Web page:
Kuta is the best known tourist resort area on the island of Bali in Indonesia.
With a long broad Indian Ocean beach-front, Kuta was originally discovered by tourists as a surfing mecca. It has long been a popular stop on the classic backpacking route in South East Asia. Back in the 1980s they used to talk about the three Ks: Katmandu in Nepal, Khao San road in Bangkok and Kuta. Today Kuta still attracts some hardcore backpackers as well as families and tourists from all over the world, and is most notably a playground for young visitors from Australia.
Due to the ever increasingly popularity of Bali, Kuta is continually developing, and is not short of unsightly, poorly planned buildings. It can come across at times to be chaotic, overcrowded and congested. However, amongst all the mayhem this place somehow works, and hundreds of thousands of visitors enjoy their time in Kuta every year.
Infrastructure has come a long way in Kuta, although it is still insufficient for the amount of visitors who stay in the area. Some side alleys still have significant potholes and road rules still don't mean very much. Most roads are constantly busy with motor scooters, metered taxis and private cars. Instead of using signals, locals and the seasoned travellers honk their motor vehicles to signal overtaking or squeezing into a tight spot near you. Oftentimes cars fold in their side mirrors when negotiating narrow single lanes with parked vehicles. Now you can access free wifi in local convenience stores, restaurants, cafes and hotels. There are half a dozen prepaid mobile phone sim cards available everywhere with competitive top up plans. Touts will persistently try to get to buy something from them, whether you're walking on the streets or seated in a restaurant.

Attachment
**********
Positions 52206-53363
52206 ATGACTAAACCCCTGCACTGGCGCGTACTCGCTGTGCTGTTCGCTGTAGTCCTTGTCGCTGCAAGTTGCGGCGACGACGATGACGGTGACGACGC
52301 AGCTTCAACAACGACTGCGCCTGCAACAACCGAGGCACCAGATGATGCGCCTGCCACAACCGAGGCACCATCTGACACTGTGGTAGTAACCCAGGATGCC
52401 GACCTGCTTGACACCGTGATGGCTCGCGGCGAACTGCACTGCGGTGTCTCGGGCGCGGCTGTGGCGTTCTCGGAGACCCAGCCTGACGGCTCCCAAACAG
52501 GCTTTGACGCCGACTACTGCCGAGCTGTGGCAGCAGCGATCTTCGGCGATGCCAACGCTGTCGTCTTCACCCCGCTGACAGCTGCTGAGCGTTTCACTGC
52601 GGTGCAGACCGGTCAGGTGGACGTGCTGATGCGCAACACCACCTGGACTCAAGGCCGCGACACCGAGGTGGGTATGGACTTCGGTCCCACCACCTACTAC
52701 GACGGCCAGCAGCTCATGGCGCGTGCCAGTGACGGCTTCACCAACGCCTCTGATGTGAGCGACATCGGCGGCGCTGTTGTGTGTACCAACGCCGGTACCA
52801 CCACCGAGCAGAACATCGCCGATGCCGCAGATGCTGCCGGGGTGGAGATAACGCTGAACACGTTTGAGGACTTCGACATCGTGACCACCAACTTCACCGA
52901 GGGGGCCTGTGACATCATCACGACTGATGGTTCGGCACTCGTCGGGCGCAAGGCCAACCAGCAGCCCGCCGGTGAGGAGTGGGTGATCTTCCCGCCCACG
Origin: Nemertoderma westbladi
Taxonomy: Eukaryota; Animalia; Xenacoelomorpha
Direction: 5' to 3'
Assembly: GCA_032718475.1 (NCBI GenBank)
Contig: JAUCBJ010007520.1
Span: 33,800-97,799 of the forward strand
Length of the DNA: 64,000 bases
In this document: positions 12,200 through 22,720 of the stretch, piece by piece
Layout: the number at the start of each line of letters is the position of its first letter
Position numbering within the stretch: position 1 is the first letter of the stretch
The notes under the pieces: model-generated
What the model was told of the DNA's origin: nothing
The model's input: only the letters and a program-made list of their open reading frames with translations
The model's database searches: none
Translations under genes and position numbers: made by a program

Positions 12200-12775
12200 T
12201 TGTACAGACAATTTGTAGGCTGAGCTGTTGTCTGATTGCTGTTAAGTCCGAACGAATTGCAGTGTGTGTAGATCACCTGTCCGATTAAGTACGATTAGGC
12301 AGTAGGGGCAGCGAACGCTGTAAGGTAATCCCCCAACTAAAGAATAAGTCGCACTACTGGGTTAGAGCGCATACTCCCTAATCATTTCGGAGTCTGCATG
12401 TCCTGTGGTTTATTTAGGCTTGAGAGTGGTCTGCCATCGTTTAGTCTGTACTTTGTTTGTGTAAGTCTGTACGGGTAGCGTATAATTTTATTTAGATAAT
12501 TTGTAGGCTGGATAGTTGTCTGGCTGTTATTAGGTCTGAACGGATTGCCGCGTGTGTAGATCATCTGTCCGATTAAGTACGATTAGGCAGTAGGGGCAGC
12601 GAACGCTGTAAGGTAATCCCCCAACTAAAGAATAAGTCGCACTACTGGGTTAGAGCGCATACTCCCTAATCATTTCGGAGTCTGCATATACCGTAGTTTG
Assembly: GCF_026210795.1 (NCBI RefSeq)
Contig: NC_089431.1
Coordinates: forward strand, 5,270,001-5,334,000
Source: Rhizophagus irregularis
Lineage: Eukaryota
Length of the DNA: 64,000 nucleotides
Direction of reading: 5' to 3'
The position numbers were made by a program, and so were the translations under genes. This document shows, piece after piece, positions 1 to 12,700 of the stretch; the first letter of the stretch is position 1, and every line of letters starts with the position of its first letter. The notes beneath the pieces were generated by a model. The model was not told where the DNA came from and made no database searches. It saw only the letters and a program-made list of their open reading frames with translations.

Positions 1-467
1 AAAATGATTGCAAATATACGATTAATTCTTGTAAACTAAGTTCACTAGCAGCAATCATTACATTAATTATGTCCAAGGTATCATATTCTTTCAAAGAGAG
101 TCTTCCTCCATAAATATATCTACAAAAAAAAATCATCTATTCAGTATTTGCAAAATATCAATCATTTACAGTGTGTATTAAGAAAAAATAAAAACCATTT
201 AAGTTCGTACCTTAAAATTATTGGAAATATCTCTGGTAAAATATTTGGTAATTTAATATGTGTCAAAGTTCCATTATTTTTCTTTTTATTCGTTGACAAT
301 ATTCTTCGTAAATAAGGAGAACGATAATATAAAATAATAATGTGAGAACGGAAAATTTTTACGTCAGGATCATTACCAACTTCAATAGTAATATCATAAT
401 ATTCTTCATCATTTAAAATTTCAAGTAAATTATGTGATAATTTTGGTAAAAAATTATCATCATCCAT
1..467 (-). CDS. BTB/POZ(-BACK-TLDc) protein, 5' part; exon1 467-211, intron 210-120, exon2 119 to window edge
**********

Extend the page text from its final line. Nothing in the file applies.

The five km long sandy stretch of Kuta is arguably the best beach front in Bali. The beach is safe, partially clean, well-maintained, although the beach vendors remain annoying pushing massages, hair braiding, cigarettes and surf boards. The long wide stretch of sand is often full of sunbathers and although most of the serious surfers have moved on to newer pastures, there are still plenty of surf dudes around at most times of the year, and especially so during peak season. As you move north along the beach to first Legian and then Seminyak and Petitenget it becomes progressively quieter and less frenetic.